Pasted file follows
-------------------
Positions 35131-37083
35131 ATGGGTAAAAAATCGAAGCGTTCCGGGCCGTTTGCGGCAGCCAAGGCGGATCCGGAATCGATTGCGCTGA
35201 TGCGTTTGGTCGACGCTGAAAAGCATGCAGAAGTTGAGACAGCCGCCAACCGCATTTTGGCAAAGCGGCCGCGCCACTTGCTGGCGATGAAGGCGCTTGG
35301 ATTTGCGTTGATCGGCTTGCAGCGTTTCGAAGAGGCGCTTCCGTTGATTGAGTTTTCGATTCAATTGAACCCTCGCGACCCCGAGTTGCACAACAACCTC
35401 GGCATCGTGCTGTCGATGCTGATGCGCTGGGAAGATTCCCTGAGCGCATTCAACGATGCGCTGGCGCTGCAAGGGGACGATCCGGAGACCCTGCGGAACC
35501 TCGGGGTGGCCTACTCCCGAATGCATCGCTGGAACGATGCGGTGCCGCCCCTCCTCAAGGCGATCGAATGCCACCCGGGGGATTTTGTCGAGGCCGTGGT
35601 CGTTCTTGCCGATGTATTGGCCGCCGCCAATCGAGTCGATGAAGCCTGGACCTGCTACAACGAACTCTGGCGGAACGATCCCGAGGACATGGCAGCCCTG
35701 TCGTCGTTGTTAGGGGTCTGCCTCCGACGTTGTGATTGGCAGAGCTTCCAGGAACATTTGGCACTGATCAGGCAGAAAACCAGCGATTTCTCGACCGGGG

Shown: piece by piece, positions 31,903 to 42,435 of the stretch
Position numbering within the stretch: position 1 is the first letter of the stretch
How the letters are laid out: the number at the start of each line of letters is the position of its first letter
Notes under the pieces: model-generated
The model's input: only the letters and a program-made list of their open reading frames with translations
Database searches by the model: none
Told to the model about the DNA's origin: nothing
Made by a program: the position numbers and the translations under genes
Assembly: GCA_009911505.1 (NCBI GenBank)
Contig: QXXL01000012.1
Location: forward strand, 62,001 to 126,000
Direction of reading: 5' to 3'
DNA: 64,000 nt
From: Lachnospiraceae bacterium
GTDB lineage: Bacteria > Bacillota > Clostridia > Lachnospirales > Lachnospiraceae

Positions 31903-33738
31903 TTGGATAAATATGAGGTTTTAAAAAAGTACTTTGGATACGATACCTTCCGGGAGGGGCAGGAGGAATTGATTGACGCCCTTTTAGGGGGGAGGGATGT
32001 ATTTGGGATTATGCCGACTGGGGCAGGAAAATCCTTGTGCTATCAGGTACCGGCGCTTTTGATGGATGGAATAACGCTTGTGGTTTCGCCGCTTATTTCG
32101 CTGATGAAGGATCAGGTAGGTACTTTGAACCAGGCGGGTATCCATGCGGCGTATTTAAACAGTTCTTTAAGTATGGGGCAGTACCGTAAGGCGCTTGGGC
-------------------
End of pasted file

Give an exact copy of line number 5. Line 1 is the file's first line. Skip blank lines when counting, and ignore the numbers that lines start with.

35401 GGCATCGTGCTGTCGATGCTGATGCGCTGGGAAGATTCCCTGAGCGCATTCAACGATGCGCTGGCGCTGCAAGGGGACGATCCGGAGACCCTGCGGAACC